Joel Anderson

Book Review: Starting a Contracting Company? It's All Business

April 29, 2018
Joel Anderson describes business management from the ground up, with insight into a vast number of important details.

Joel Anderson begins “The Nuts and Bolts of Erecting a Contracting Empire” by describing the single greatest truth that has caused many contracting businesses to fail: that it’s extremely difficult for new business owners with many years of field experience to be adept at running their own businesses.

On reading that, I was reminded of the phrase I’ve heard at many trade show seminars: that working “in the business” is not the same as working “on the business.” For an HVACR professional, for example, measuring superheat or performing a load calculation is easy; meeting a payroll is hard.

Anderson has amassed close to 50 years of experience in field operations management in the recycling industry, and welding and fabrication services. He built and sold three companies, and rescued some that were near failure. He says he wrote this book to help give would-be entrepreneurs answers to the problems they encounter when operating a company of any size.

The meat of “The Nuts and Bolts of Erecting a Contracting Empire” starts with the basics of owning a business, whether it’s a family enterprise that’s been handed down, or one that was started out of frustration at working for someone else.

But beware, Anderson writes, because you will find there is much more to running a business than you ever imagined, and good advice is not always right around the corner.

“The Nuts and Bolts of Erecting a Contracting Empire” is an extremely well organized guide. Anderson describes business management from the ground up, with many insights into the vast number of details of which you as an owner must be constantly aware.

Chapters titles include: Business Structure; Company Image; Company Facilities; Company Policy; Legalities; Internal Management Coordination; and The Future of Your Company. Each chapter is written in a conversational style, which should help the pioneering entrepreneur relax while reading, if all the details don’t scare them to death first! It’s clear that Anderson has been there, done that. A companion workbook is also available.

Proper business administration means all office employees must communicate. That sounds simple. It isn’t. Finance has to tell client management that a client has not paid their bill. New employees need to be welcomed and put to work on day one, not left to wander the halls. The owner must be a leader, not a boss, and someone who respects all employees and serves as a role model of integrity.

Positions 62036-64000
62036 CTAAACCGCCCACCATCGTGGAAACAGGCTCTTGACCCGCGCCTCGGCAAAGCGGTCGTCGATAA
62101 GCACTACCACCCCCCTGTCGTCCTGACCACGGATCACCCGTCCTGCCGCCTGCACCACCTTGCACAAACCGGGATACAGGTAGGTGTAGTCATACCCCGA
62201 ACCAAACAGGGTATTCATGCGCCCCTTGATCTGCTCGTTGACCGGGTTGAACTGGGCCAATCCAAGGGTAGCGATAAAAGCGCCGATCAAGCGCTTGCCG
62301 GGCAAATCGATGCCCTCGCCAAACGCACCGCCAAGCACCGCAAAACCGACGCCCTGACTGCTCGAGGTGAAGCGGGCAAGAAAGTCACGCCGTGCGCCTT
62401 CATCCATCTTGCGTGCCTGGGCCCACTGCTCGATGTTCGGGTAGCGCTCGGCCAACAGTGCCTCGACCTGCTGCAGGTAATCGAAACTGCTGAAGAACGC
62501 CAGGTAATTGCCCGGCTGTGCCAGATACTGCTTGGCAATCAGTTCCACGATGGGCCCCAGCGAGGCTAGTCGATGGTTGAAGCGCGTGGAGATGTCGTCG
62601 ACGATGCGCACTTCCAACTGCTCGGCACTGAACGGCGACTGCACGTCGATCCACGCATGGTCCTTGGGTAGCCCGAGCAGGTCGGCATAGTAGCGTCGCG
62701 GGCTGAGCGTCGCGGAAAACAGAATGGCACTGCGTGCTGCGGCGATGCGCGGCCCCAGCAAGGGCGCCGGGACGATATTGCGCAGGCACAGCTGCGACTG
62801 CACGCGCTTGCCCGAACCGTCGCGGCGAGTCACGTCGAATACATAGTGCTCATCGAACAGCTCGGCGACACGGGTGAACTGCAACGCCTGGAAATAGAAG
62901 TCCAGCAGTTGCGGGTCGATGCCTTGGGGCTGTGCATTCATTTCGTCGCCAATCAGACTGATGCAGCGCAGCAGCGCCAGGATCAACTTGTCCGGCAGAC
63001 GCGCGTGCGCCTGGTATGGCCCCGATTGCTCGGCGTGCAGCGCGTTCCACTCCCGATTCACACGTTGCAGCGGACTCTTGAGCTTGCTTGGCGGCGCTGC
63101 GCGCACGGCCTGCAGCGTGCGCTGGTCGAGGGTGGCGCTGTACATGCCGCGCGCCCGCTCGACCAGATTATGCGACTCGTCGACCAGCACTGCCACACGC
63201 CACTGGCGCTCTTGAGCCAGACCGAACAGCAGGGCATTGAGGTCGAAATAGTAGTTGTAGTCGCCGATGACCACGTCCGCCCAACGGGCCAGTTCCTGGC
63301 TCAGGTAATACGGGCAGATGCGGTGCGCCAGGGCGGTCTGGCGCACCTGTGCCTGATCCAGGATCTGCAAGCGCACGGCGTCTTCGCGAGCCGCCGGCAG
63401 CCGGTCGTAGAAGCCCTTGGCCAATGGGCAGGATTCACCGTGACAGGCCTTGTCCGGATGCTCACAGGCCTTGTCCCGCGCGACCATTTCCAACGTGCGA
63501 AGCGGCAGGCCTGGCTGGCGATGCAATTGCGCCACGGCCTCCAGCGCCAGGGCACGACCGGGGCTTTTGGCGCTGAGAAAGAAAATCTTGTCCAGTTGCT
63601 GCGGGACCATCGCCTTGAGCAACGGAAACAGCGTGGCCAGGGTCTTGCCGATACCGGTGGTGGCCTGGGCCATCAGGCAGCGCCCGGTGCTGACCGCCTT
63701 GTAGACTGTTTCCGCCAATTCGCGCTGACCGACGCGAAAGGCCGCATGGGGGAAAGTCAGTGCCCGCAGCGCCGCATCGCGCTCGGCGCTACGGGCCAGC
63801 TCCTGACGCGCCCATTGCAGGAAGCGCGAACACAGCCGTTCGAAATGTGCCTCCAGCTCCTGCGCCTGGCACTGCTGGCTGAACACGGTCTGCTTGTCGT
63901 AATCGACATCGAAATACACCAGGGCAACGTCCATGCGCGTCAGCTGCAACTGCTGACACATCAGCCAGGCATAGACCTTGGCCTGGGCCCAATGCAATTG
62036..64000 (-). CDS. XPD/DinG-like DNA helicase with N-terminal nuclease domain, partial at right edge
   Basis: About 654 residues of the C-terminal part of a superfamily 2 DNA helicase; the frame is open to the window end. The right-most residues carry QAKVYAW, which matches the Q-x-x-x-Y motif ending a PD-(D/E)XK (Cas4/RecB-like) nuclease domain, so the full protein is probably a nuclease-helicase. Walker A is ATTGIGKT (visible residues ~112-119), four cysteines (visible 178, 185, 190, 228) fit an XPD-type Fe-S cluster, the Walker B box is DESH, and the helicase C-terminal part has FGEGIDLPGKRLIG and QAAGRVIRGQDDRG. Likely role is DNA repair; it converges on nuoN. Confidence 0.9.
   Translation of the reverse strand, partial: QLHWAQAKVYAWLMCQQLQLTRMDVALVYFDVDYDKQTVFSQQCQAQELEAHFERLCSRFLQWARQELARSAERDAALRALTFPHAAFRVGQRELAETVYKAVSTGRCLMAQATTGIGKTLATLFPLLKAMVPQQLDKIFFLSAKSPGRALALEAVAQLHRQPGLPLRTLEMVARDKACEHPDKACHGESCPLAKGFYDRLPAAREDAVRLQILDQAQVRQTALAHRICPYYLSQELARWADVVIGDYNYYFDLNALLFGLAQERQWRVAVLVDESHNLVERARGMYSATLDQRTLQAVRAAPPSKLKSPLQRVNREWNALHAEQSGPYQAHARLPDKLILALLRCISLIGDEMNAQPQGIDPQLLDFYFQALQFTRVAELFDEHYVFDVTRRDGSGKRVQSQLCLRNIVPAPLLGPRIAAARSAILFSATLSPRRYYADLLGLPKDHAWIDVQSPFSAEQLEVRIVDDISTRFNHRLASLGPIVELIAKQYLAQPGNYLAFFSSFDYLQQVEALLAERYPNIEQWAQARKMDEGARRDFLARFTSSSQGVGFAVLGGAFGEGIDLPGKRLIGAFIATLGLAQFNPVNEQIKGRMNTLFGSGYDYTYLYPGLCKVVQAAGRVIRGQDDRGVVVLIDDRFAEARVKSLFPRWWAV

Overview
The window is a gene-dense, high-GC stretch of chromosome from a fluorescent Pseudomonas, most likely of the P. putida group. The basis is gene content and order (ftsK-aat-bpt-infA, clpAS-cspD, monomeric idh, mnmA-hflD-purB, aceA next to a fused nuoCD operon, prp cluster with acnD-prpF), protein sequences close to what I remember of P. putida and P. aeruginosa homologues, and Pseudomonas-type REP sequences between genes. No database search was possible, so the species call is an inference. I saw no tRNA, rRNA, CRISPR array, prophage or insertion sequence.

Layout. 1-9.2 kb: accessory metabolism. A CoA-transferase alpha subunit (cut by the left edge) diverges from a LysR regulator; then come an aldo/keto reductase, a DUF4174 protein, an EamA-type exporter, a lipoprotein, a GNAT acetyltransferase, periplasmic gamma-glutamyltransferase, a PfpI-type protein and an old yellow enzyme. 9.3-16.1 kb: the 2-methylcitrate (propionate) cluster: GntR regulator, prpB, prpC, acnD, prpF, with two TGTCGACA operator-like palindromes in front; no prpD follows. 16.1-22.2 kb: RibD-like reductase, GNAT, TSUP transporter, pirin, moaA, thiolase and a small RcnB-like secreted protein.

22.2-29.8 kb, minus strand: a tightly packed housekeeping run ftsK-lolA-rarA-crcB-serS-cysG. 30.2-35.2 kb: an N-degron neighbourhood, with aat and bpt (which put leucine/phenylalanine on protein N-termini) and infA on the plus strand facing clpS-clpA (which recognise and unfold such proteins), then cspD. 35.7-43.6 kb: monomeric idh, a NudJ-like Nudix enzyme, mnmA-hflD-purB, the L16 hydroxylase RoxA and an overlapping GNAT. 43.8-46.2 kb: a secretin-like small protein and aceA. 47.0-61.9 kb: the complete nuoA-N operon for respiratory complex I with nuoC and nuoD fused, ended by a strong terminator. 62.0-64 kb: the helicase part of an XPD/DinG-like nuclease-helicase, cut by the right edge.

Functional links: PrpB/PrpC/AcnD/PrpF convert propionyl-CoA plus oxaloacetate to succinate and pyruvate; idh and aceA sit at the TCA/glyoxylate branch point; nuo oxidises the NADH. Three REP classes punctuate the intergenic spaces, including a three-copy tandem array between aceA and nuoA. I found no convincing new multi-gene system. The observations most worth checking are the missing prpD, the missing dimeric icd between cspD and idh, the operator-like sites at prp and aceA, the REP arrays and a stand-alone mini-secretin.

Successful client management is based on effective communication with customers, how your marketing and advertising works to attract them, and what you must do to keep them. Operations management means the entire staff knows the function of every person on the management team, so that eventually, the company can virtually run without an owner looking over their shoulders.

Financial management as described by Anderson requires the owner and the finance team or individual to know how much it costs to provide products and services in exchange for X number of dollars. Pricing must provide sufficient operating capital to pay the bills, meet payroll, and have enough left to put in the bank.

“I couldn’t stress the importance of knowing this enough if I beat it into the head of everyone who has a business,” Anderson writes. “You have no choice but to understand all the relative and associated costs of the company in its delivering the finished product or performing its services, if you expect to be successful.”

For a first-time author, Joel Anderson has written a marvelous guide to starting and running a business. It shows much thought, and it clearly was not something that was dashed off in a week’s time. It includes simple tables that illustrate monthly expenses, basic accounting, and how to find your company’s financial “operating zone.”

All of the key positions that make a contracting firm function are described in detail: shop manager, shop foreman, crew foreman, technician, technician’s assistant, and machine operator (not as essential in mechanical contracting). Anderson includes the caution that it’s always best to have each of these positions assigned to one person, with no single person having to wear “many hats,” one of the most ill-advised concepts to have ever crept into business management.

"The Nuts and Bolts of Erecting a Construction Empire," by Joel Anderson; self-published. It will become available as a softcover book and Kindle book in June, no later than June 15. Cost is $29.95; $15.95 for workbook. (website is still under development).

About the Author

Terry McIver | Content Director - CB

A career publishing professional, Terence 'Terry' McIver has served three diverse industry publications in varying degrees of responsibility since 1987, and worked in marketing communications for a major U.S. corporation.He joined the staff of Contracting Business magazine in April 2005.

As director of content for Contracting Business, he produces daily content and feature articles for CB's 38,000 print subscribers and many more Internet visitors. He has written hundreds, if not two or three, pieces of news, features and contractor profile articles for CB's audience of quality HVACR contractors. He can also be found covering HVACR industry events or visiting with manufacturers and contractors. He also has significant experience in trade show planning.